Browse Tag

Jack Warden

Review: The Apprenticeship of Duddy Kravitz

[Originally published in Movietone News 32, June 1974]

“Hey look, it floats!” cries Duddy Kravitz, from the bathtub. Duddy’s fellow Jew and fellow admirer of the bathtub buoyancy phenomenon, the diffident Leopold Bloom, luxuriated in a fantasy of himself lying, at the end of the day, “laved in a womb of warmth,” gazing at his limp member—a “languid floating flower.” Duddy, antihero of the Canadian Film Development Corporation’s almost-$1-million gamble, the poor urban Jew as 19-year-old Pischer, simply grins at his girl and points at his Putz. Yet float he does, Canada’s crass Duddy, no less than classic Bloom; and although he’d probably be the last one in the world to appreciate it, arch-individualist that he is, what gets this screen incarnation of Mordecai Richler’s supercharged, driven young Montreal “comer” aloft immediately and keeps it there is … teamwork. The Apprenticeship of Duddy Kravitz is a movie full of brilliant things—sharp dialogue, “star” and ”cameo” performances, fluent camerawork, period accuracy—that don’t call attention to themselves. Credit for this, surely, goes to director Ted Kotcheff. With his editor, he establishes from the start exactly that brisk, behavioral rhythm best suited to Duddy’s galvanic personality and to the story of the Kravitz apprenticeship in ruthlessness. The crux of Richard Dreyfuss’s great title performance is the quick take. Kotcheff makes the camera very fast on the uptake, too; it’s as simple as that. The result: we get caught up, willynilly, in Duddy’s own metabolism. The instant Duddy picks up on something—a facial expression, a gesture, some remark that cuts both ways—we get a quick look at Dreyfuss’s face; we catch his hair-trigger response; and Kotcheff cuts away. More often than not, that ends the scene. Goddam! I caught him, he cheats at gin rummy, my dad—the shyster! Cut away. Oh, I get it: he’s pimping! A burst of delighted laughter; cut away. Ha! what he’s doing over there, he’s masturbating, the phony, that Irwin! These quick takes and cutaways express Duddy’s quicksilver native intelligence, and more: his appetite for life, and his capacity to be surprised—to learn.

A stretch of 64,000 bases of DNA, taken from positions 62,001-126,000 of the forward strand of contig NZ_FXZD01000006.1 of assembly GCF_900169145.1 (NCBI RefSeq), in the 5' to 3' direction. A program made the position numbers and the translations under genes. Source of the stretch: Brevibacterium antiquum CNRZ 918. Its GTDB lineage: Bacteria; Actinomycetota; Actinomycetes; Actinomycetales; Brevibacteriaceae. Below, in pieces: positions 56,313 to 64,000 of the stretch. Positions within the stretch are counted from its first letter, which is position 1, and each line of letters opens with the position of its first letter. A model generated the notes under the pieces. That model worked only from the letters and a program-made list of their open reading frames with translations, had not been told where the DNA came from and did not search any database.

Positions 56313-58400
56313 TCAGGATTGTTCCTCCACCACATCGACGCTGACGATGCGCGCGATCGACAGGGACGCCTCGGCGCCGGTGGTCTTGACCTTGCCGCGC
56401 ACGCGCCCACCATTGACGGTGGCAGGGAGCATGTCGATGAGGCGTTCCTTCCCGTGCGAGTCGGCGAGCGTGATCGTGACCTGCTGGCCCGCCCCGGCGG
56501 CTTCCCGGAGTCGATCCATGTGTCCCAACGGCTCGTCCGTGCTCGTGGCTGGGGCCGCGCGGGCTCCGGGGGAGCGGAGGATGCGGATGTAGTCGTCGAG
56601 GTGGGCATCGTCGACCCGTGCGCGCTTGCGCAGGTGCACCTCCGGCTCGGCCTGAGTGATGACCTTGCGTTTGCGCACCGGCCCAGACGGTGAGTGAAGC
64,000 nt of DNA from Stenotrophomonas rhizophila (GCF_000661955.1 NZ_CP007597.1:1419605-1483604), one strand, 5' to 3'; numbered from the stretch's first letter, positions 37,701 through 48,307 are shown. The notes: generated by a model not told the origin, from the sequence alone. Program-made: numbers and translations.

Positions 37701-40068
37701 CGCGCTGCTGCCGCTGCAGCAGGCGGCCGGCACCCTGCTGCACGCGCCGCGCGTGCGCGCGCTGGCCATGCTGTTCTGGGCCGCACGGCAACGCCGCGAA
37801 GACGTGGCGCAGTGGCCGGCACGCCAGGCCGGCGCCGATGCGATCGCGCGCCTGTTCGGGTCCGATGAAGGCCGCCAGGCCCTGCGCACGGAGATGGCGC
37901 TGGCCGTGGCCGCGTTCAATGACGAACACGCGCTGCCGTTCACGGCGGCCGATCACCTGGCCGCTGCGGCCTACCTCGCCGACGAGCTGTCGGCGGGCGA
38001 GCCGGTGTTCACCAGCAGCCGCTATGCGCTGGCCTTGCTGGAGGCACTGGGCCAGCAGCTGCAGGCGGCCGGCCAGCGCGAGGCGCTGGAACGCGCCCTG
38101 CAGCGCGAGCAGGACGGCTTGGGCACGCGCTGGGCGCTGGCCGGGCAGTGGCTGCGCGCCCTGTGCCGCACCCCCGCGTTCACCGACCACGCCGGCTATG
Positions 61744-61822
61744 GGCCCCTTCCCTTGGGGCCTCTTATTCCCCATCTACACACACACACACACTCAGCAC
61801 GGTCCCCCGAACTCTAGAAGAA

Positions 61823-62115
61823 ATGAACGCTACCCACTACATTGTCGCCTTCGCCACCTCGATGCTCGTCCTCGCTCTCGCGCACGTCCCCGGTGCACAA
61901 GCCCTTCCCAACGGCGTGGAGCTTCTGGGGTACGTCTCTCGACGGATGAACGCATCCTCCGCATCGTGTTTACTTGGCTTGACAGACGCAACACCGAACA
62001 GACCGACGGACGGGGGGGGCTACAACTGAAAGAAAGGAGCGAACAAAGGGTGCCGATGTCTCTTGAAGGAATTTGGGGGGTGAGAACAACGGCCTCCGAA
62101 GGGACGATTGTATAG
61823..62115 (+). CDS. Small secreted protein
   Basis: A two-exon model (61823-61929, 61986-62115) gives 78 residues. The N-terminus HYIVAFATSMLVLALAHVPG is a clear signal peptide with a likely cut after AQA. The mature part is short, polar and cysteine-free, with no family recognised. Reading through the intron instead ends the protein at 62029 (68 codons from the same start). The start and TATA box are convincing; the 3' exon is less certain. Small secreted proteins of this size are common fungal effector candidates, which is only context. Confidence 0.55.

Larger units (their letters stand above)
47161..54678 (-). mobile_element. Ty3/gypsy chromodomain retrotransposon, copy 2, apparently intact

Keep Reading

Blu-ray: ‘Used Cars’

The opening of Used Cars (1980) has the ominous, wind-scoured character of a modern crime film in a desperate southwest town where a Sergio Leone western wouldn’t be out of place. The camera cranes down from a high shot over a struggling used car dealership, where a few pathetic beaters line the lot, and slowly glides over to one car with someone is crammed under the dashboard. The only sound is the lonely wind–the kind of strangled, desolate howl you get in dustbowl dramas and desert survival thrillers–and the grunts of the man struggling with the mechanics under the dash. And then we see the odometer turn back, shaving some 40,000 or so miles from the record. The title hits the screen, a brass band jumps in with “Stars and Stripes Forever,” and the unidentified mechanic wriggles out to reveal Kurt Russell in a cheap, loud suit making his rounds to mask the sorry condition of the cars on the lot. It turns out that this is a crime movie after all, or at least a film of multiple misdemeanors and bald-faced misrepresentation, and the perpetrators are the good guys.

The second feature from director Robert Zemeckis and co-writer and producer Bob Gale, Used Cars comes right out of the screen comedy culture of the late 1970s and early 1980s, when the underdogs snubbed their collective noses at authority, propriety, property and privacy laws and anything else that crossed their paths in slobs vs. snobs comedies like Animal House (1978), Caddyshack (1980) and Ghostbusters (1984). Used Cars is raucous and reckless and far more gleefully corrupt than any of its brothers in rebellion …

Continue reading at Turner Classic Movies